A search warrant must clearly show the officers had sufficient probable cause to believe Mr. Heuring had committed a crime to make a theft of the GPS stick. How can people be lawfully charged with theft of property found on one's vehicle, when they didn't know it was there in the first place?

Evansville Indiana criminal attorney Michael C. Keating insisted from the beginning that Heuring did not know what the device was or who it belonged to -- and Keating said his client "had no obligation to leave the GPS tracker on his vehicle."

Desperate to find the GPS, officers executing the search warrant on separate properties owned by the Heuring's family scored a bonus when they recovered meth, drug paraphernalia, and a handgun.

The Indiana Supreme Court Justices threw out the GPS theft charge including the methamphetamine possession charges on February 20, 2020.

"I'm not looking to make things easier for drug dealers," Justice Mark Massa said during arguments on the case. "But something is left on your car even if you know it's the police tracking you, do you have an obligation to leave it there and let them track you -- and if you take it off you're subject to a search of your home?" Massa asked rhetorically.

Deputy Attorney General Jesse Drum answered Massa's question with a resounding "yes".

"The officers did everything they could to rule out every innocent explanation," Drum told the justices, hoping to have the warrants upheld and win the state's case.

This legal groundbreaking story is important for law enforcement authorities, judges, prosecutors, and the public because the charges against Derek Heuring highlight the wide-ranging tactics police often use to justify illegal searches in drug cases, as well as raising broader questions about privacy and government surveillance.

In addition, Heuring's case raises the question of whether the police, even with a warrant, should have the leeway to both place a tracking device on a person's vehicle and forbid the individual to remove it from their vehicle if the person knows the police put it there to watch their every move. For example, if a person discovered a hidden camera in his bedroom should the law require him to leave it there without removing it -- knowing the police are trying to build evidence against them?

Antoine Jones (photo by Clarence Walker)
US vs. Antoine Jones became the first landmark case to be decided by the US Supreme Court involving law enforcement's illegal use of a GPS tracking system. Jones had been sentenced to life in prison without parole on drug conspiracy charges and his conviction was reversed on January 23, 2012. FBI and DEA agents planted a warrantless GPS on Jones' vehicle to monitor his movements thinking he was a Mexican cartel associate responsible for distributing mass amounts of cocaine in the Washington DC area. Jones' case is the standard-bearer that forces law enforcement in America today to first obtain a warrant to track someone with a GPS. Antoine Jones singlehandedly fought the almighty Feds tooth, nail, and claw, and finally won his freedom.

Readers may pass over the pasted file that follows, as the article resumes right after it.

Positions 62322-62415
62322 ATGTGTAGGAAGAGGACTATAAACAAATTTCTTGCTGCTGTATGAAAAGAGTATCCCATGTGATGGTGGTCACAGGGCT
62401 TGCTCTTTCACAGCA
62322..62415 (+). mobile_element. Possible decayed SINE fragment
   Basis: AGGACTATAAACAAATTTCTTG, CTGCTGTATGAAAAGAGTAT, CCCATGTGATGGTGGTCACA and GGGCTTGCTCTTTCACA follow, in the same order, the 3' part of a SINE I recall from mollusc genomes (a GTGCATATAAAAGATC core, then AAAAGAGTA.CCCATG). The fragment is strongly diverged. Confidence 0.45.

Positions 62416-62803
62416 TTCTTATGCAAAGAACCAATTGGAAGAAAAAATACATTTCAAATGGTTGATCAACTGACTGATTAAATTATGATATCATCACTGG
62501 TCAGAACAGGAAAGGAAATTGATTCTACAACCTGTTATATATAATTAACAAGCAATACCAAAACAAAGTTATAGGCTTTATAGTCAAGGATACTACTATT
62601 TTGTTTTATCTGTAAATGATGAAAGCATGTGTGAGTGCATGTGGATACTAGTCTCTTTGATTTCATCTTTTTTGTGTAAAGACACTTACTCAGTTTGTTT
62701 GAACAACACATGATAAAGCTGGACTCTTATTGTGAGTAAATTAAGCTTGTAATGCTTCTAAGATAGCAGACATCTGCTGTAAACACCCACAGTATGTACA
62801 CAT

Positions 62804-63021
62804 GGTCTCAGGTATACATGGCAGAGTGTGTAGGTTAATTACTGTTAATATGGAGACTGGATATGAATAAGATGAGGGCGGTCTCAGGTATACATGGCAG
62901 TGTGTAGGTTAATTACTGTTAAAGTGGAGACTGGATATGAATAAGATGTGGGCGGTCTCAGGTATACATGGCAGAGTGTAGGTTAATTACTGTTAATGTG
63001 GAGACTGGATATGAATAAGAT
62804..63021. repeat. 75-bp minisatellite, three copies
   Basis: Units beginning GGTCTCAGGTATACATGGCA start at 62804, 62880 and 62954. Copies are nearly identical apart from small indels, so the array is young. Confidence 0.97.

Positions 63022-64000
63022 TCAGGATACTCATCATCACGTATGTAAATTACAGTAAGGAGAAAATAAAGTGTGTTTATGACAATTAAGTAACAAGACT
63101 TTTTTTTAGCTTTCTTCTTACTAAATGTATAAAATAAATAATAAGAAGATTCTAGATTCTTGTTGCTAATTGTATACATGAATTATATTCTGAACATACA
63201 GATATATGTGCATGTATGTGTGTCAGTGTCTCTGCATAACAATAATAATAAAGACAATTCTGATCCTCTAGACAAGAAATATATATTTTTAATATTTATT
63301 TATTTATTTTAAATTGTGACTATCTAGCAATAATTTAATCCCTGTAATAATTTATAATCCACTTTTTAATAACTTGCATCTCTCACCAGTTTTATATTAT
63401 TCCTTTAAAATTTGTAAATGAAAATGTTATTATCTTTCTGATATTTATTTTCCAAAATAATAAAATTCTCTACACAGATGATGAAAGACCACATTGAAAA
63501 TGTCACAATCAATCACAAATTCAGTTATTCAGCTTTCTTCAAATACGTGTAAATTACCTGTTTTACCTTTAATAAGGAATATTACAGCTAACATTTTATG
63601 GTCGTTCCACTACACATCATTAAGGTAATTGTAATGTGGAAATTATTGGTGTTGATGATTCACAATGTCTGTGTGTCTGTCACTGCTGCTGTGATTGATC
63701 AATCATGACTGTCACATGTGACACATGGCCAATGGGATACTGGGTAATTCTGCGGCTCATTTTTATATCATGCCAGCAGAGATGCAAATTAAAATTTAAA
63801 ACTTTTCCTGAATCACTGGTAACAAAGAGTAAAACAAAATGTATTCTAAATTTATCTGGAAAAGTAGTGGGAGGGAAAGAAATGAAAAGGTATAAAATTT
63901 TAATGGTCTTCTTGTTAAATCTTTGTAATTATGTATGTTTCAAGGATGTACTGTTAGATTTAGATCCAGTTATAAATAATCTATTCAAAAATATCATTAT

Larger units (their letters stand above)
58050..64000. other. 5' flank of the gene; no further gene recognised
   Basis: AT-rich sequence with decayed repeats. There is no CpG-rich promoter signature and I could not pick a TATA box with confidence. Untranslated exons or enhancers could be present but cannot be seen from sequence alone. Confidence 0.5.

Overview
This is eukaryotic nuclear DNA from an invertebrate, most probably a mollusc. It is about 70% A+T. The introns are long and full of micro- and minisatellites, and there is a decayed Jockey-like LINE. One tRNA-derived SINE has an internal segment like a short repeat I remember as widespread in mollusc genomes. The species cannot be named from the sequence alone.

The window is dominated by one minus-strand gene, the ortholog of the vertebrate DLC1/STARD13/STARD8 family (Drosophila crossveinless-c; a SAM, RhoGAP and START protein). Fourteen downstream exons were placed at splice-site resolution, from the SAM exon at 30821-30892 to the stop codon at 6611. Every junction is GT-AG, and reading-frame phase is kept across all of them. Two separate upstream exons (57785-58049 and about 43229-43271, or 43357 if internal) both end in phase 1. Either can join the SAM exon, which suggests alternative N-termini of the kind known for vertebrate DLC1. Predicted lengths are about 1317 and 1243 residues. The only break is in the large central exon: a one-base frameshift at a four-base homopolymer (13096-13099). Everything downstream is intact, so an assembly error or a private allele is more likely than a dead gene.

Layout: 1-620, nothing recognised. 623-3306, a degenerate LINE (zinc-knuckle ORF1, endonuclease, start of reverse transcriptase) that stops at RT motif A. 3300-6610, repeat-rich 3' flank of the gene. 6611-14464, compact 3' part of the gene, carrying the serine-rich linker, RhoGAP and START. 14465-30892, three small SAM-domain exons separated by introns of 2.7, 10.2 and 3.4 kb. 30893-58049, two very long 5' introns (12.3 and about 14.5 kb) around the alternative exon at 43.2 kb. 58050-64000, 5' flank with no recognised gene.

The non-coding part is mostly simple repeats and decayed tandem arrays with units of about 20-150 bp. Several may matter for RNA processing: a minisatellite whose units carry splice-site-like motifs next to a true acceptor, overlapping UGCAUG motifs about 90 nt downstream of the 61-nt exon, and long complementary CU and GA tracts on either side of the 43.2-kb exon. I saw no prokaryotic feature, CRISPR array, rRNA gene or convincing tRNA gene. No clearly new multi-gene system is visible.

In Heuring's situation, the circumstances show how the narcs used a dubious search warrant to recover a GPS tracker claiming that Heuring had stolen it. The police charged him with the GPS theft without evidence that a theft occurred. They were hoping a bogus theft case would suffice against Heuring whom they suspected of dealing illegal drugs.

In a final ruling against state prosecutors that effectively dismissed the cases altogether, another justice opined, "I'm struggling with how that is theft," said Justice Steven David.

"We hold that those search warrants were invalid because the affidavits did not establish probable cause that the GPS device was stolen. We further conclude the affidavits were so lacking in probable cause that the good-faith exception to the exclusionary rule does not apply," Justice Loretta Rush wrote.

Thus, under the exclusionary rule, "the evidence seized from Heuring's home and his father's barn must be suppressed."

"We reverse and remand,'' the Indiana Supreme Court Justices wrote.

How It Went Down

Indiana resident Derek Heuring (Facebook)
During summer 2018, Warrick County Sheriff Department narcotic officers Matt Young and Jarrett Busing received information from an informant that Heuring was slinging dope for a living. Officer Young obtained a warrant on July 28 to place the department's GPS tracking devices onto Heuring's Ford Expedition SUV to track his movements for 30 days. This GPS tracker was a black box, about 4 inches by 6 inches with no identification to identify where it came from.

The warrant authorized 30 days of tracking, but the device failed to transmit Heuring's location after the sixth day. Then on the seventh day, the narcs received a final update from the tracker showing Heuring's SUV at his residence. The officers were increasingly puzzled over why they weren't detecting location information three days later. Finally, however, a technician assured the officers that the battery was fully charged but that the "satellite was not reading."